How often are you looking for, and providing, encouragement?

Today is June 26 and the Navigate the Chaos question to consider is “how often are you looking for, and providing, encouragement?” Encouragement is a two-way street. One side of the street is described by Ralph Waldo Emerson when he wrote “Our chief want is someone who will inspire us to be what we know we could be.” The other side of the street is a belief to “encourage each other daily.” To both receive and give encouragement, that is today’s reflection.

Paul McCartney of The Beatles provides an example of both receiving and giving encouragement. In the spring of 2018 James Corden and The Late Late Show spent the week in London, and invited music icon Paul McCartney to join him for an epic new installment of Corden’s "Carpool Karaoke." During the interview McCartney told the story behind the hit song "Let It Be," off the band's final studio album in 1970. According to McCartney:


"I had a dream in the '60s where my mom, who died (when he was 14), came to me in the dream and was reassuring me, saying, 'it's gonna be OK. Just let it be.' She gave me the positive word. So, I woke up and I went 'What was that? What'd she say? Let it be? I've never heard that. That's kinda good. So, I wrote the song 'Let it Be,' [and it was] about positivity.”


"That's the most beautiful story I've ever heard," Corden said before the two broke out in an emotional duet of "Let it Be" that brought tears to talk show host's eyes as he drove. McCartney was looking for inspiration and found it in the spirit of his mother who came to him in a dream. But McCartney would also encourage others through his music. One such example was the song “Blackbird.”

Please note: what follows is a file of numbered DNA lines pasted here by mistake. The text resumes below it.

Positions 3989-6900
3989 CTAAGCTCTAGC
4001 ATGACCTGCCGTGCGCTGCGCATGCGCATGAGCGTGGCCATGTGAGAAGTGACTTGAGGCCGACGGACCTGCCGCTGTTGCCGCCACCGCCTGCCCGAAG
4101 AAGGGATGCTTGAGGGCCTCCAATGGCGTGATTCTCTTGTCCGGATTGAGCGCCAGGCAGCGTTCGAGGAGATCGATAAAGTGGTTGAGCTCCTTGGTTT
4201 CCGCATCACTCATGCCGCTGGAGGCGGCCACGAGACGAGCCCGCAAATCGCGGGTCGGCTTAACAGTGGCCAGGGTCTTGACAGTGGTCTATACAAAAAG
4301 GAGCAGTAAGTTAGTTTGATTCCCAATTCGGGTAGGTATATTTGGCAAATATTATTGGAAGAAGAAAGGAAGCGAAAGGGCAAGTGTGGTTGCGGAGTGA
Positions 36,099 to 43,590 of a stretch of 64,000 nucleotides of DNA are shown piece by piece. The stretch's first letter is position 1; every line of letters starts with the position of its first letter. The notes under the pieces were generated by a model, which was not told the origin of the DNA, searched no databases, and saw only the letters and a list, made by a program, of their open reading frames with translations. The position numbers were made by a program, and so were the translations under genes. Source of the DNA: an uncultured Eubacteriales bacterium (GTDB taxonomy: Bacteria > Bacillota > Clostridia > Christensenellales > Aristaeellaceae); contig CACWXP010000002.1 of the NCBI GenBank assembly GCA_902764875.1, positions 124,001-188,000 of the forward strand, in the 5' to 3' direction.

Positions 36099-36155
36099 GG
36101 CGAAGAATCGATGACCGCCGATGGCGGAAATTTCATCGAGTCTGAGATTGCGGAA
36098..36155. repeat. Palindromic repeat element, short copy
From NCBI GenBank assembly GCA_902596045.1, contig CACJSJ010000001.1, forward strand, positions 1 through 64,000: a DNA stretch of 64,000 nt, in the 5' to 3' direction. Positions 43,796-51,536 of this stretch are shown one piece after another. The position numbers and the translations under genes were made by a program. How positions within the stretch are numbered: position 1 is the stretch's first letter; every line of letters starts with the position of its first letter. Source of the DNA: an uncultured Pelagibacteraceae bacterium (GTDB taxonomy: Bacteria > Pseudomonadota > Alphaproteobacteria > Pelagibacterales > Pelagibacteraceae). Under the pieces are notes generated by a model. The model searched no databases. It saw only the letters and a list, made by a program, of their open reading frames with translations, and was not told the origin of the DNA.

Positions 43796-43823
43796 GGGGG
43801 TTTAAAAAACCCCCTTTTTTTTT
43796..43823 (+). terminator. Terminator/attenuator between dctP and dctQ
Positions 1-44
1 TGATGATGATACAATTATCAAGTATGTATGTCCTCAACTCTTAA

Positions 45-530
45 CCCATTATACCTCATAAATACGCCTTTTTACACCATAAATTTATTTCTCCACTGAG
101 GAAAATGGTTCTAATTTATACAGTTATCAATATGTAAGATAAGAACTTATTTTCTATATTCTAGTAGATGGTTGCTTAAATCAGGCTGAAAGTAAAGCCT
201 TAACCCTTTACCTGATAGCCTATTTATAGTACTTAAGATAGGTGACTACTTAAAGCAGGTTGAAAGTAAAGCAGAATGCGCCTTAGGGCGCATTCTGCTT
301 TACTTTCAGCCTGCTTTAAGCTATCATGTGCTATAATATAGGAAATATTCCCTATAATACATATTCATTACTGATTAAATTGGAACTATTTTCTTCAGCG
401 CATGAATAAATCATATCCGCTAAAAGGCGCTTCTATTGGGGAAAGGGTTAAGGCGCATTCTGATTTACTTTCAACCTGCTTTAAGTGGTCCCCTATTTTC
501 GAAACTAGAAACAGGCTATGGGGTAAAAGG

The Beatles released “Blackbird” on November 22, 1968. McCartney was first inspired to write the lyrics after hearing the call of a blackbird while he was in Rishikesh, India.


Ultimately, the song developed into a powerful message about the unfortunate state of race relations in the United States in the 1960s. According to McCartney:


"Way back in the Sixties, there was a lot of trouble going on over civil rights, particularly in Little Rock. We would notice this on the news back in England, so it is a really important place for us, because to me, this is where civil rights started. We would see what was going on and sympathize with the people going through those troubles, and it made me want to write a song that, if it ever got back to the people going through those troubles, it might just help them a little bit, and that's this next one."


He explained that when he started writing the song, he had in mind a black woman, but in England, "girls" were referred to as "birds." And, so the song started with the line “Blackbird singing in the dead of night.”


McCartney added that he and the Beatles cared passionately about the Civil Rights movement, "so this was really a song from me to a black woman, experiencing these problems in the States: ‘Let me encourage you to keep trying, to keep your faith, there is hope.’"


Blackbird singing in the dead of night

Take these broken wings and learn to fly

All your life

You were only waiting for this moment to arise

Blackbird singing in the dead of night

Take these sunken eyes and learn to see

All your life

You were only waiting for this moment to be free

Blackbird fly, blackbird fly

Into the light of a dark black night

Blackbird fly, blackbird fly

Into the light of a dark black night

Blackbird singing in the dead of night

Take these broken wings and learn to fly

All your life

You were only waiting for this moment to arise

Receiving encouragement along the path of navigating the chaos can help us move forward while providing encouragement can help others along their path.

Are you just looking for encouragement? Where do you often find encouragement?

How often are you intentionally encouraging others to help them navigate the chaos?

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